China has sent Taiwan a collection of ancient cultural relics as part of Beijing's effort to broaden its appeal to the Taiwanese people.
The artifacts will be displayed at an exhibition set to open today at Taipei's National Museum of History.
The Chinese exhibition -- built around a traditional Chinese love story involving a white serpent transformed into a woman -- will be the first outside the relics from the Leifeng Tower (
Legend says the tower was the site of the first encounter between the "Lady White Serpent" and her human lover.
Luo Bojian, director of the Beijing group organizing the exhibit, said the event was aimed at underscoring cultural links between Taiwan and China.
"The White Serpent is not only a well-known legend on the mainland but in Taiwan as well -- an indication of our shared cultural roots," Luo said.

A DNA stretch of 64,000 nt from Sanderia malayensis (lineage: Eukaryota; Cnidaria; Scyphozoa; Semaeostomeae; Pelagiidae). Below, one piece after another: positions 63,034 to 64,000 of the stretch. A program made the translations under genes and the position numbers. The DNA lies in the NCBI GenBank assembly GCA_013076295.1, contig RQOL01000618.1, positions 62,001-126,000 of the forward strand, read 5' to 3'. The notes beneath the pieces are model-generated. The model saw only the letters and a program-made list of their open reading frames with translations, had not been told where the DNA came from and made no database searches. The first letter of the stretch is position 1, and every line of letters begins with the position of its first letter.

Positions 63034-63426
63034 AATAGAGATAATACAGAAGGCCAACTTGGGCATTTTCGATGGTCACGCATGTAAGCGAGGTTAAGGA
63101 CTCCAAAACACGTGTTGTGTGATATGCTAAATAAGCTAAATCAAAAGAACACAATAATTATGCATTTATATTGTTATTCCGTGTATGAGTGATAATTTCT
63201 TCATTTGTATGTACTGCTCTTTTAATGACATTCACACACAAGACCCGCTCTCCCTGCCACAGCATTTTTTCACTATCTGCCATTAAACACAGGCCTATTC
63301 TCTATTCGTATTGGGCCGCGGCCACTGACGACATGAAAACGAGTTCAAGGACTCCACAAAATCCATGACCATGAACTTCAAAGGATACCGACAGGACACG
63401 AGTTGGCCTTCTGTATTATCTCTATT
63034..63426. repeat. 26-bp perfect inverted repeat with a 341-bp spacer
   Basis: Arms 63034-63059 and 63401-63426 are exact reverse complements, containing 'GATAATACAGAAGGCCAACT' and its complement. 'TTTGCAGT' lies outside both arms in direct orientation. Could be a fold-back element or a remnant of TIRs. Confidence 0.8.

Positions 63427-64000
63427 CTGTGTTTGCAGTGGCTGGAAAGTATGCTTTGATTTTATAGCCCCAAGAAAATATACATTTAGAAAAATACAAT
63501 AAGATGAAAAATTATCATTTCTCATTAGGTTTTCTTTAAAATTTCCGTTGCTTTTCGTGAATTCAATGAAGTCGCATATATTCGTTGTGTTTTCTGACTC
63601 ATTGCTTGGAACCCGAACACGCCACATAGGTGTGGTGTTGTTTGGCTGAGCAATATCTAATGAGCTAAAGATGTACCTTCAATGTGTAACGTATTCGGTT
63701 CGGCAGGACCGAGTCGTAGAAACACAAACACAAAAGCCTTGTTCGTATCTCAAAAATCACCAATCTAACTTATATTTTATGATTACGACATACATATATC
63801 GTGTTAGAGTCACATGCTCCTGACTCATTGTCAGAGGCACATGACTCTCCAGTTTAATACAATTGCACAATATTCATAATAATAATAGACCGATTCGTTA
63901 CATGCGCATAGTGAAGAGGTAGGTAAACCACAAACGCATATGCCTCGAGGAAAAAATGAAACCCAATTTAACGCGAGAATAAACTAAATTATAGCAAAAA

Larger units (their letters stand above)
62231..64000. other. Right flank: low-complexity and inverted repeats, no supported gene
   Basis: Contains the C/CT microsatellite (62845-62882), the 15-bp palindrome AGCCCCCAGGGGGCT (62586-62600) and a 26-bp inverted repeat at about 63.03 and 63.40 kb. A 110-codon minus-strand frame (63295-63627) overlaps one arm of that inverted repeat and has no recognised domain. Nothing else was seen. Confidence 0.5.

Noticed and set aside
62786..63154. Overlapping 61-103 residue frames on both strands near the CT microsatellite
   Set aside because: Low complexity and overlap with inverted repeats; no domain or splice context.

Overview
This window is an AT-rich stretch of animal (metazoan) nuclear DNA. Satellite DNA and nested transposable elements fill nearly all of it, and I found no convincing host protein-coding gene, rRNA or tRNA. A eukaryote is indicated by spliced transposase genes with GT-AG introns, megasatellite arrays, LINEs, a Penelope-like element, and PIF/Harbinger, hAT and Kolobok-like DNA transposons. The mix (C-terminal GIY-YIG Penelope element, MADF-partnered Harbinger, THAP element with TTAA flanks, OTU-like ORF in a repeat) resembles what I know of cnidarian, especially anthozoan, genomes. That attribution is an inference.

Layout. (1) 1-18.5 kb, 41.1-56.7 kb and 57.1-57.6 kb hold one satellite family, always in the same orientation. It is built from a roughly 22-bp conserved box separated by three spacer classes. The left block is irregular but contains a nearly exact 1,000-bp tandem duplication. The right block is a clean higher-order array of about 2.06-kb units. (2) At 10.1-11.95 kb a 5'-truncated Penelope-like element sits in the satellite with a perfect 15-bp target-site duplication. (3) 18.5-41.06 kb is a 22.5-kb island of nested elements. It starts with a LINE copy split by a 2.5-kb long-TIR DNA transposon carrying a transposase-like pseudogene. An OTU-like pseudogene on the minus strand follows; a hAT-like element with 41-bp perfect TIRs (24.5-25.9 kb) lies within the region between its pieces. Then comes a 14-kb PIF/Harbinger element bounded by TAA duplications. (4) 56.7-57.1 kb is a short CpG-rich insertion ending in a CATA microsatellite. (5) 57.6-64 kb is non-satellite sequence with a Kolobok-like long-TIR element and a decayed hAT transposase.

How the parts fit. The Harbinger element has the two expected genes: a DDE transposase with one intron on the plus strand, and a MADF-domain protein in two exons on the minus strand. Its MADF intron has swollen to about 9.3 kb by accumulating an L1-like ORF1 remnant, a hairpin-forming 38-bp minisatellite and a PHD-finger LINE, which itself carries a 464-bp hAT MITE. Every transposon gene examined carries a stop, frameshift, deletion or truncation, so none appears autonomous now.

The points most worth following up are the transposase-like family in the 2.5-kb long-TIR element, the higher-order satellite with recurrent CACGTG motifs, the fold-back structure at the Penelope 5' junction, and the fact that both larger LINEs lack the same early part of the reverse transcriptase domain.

For the exhibit, a huge portrait of the Lady White Serpent and her lover, both in flowing white gowns, adorned the museum's entrance.
Artifacts on display include Buddha statues and bricks inlaid with Buddhist scriptures, which originally formed part of the Leifeng Tower.
Archeologists unearthed the items during a 2001 excavation.
The exhibition's opening coincides with Dragon Boat Day, when legend says the serpent woman revealed her snake form after being offered a special cup of wine.